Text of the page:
WaterColor Card

Since my neck and shoulders have been bothering me lately, making violin practice and sewing uncomfortable during and painful afterwards, I have taken up a new hobby–watercolor.

This is not my first painting, nor my best, but it is the only one I have a picture of. I am pleased with it because I was able to put in a river–a first for me–and because it  is going to my Great Grandmother. I feel like I’ve watercolored pictures for her before in my youth. Ah, the days of slopping Crayola paint onto printer paper.  I don’t really miss the bubbling paper, but I did miss painting.

Katya and Chad being cute 001.JPG

 

 

From My Bookshelf; The Trials of the King of Hampshire

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In which the author– Elizabeth A. Foyster– delves into the life of one John Wallop, the 3rd Earl of Portsmouth, to present the facts as they are recorded regarding the Earl’s sanity.

The Trials of the King of Hampshire is not a happy book.   The obsessive aunt who was shut away in a private lunatic asylum, but still bothered her relations with plaintive letters complaining of the “poisons” (drugs) the doctors slipped in her milk giving her headaches; the pain of a father prevented from being with his daughter in her dying moments; Portsmouth’s thoughtless cruelty to his animals and servants; the intended cruelty and abuses of Portsmouth’s wife on himself; the machinations of power hungry relatives calling a vulnerable adult’s sanity into question; and finally, the lonely life of a keeper, trying, without resources, to provide a comfortable life for his  charge.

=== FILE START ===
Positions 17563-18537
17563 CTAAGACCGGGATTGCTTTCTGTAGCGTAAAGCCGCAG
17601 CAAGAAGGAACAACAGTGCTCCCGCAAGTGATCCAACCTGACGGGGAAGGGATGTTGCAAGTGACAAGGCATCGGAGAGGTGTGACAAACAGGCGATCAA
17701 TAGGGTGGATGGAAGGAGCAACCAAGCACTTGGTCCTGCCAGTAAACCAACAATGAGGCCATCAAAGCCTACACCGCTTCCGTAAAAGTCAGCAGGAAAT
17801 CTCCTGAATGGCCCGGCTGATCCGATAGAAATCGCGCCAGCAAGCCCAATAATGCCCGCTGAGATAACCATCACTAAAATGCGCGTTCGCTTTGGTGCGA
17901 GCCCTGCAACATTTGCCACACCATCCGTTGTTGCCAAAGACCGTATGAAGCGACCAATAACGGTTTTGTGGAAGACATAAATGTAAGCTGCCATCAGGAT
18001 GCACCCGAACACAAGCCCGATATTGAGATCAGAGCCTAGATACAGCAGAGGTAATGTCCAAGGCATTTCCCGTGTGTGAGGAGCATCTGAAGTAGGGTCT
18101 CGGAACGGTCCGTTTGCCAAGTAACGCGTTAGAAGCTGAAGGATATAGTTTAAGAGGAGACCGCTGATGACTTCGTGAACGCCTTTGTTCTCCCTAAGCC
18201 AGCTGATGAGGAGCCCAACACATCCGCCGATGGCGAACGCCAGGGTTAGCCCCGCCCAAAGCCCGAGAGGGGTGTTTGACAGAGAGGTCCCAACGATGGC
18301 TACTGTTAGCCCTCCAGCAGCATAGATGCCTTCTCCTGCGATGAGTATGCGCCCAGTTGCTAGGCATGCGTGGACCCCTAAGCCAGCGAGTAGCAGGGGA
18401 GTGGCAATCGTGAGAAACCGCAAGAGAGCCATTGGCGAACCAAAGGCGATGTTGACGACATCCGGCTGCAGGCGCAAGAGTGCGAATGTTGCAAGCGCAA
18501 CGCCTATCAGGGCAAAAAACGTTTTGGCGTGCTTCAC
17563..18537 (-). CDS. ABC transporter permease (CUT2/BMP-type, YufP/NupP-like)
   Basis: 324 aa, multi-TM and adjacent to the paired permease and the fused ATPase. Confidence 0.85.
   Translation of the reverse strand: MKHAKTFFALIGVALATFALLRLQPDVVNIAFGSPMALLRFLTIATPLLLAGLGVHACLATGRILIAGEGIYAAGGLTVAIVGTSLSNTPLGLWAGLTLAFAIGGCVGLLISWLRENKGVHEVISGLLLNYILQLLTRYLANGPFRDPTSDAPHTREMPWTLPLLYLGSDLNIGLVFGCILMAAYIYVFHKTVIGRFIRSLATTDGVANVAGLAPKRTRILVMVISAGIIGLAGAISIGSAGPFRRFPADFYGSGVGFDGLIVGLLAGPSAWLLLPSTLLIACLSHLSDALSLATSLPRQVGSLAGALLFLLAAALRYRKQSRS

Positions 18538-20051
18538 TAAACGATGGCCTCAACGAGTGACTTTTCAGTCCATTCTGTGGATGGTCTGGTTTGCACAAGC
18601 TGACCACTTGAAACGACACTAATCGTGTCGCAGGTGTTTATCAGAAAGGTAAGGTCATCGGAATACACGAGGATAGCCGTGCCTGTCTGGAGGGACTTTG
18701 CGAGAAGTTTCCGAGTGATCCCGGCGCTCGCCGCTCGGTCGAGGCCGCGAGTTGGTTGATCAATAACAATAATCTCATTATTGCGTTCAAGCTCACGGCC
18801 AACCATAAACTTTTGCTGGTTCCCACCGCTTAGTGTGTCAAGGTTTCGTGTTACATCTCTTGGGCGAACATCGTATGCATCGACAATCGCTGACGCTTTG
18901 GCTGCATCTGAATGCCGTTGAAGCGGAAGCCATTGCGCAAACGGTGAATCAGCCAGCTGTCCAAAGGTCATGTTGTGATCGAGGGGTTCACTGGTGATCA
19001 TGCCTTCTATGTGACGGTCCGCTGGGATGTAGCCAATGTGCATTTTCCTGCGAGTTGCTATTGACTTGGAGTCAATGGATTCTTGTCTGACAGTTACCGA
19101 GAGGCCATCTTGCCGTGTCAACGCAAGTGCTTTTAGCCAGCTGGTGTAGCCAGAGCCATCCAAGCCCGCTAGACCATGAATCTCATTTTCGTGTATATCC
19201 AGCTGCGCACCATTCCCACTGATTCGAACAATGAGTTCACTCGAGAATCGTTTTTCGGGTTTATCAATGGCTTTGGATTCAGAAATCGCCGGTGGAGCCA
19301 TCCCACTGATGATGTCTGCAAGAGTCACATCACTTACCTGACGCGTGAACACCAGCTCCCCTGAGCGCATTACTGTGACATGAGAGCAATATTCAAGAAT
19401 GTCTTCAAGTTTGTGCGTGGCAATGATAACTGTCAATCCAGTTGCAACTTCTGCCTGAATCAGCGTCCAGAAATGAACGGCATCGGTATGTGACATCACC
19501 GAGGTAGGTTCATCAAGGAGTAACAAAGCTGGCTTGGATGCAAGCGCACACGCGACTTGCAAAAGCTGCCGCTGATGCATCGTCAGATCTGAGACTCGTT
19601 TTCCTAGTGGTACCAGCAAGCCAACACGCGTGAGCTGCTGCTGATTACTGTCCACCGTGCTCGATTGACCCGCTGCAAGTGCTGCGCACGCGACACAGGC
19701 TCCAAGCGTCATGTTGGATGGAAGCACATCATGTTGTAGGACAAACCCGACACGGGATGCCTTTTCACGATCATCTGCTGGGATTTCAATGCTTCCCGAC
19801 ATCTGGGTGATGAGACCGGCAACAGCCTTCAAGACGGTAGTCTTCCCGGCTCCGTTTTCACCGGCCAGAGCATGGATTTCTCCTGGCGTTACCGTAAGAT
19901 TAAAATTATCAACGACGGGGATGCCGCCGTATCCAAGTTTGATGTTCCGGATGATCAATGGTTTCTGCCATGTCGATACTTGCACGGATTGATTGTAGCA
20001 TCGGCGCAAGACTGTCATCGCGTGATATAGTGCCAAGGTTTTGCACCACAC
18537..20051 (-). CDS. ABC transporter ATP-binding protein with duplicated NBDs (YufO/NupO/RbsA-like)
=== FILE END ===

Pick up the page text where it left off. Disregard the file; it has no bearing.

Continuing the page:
Portsmouth was an enigma– reliable witness called him normal; mentally “weak” (but sane); an emotionally stunted lunatic; and a perverse and cruel man, by turns.  Foyster offers no verdict as to Portsmouth’s sanity, so you are free to draw your own conclusions as to his diagnosis.

The Trials well written and interesting, and gives an unusual insight into the early 1800’s.   Making guest appearances are the Austen family (yes, Jane Austen met Portsmouth at a ball, and found him quite agreeable) and Byron, who was a witness at Portsmouth’s wedding.

A enjoyable read, especially if you like armchair diagnosis.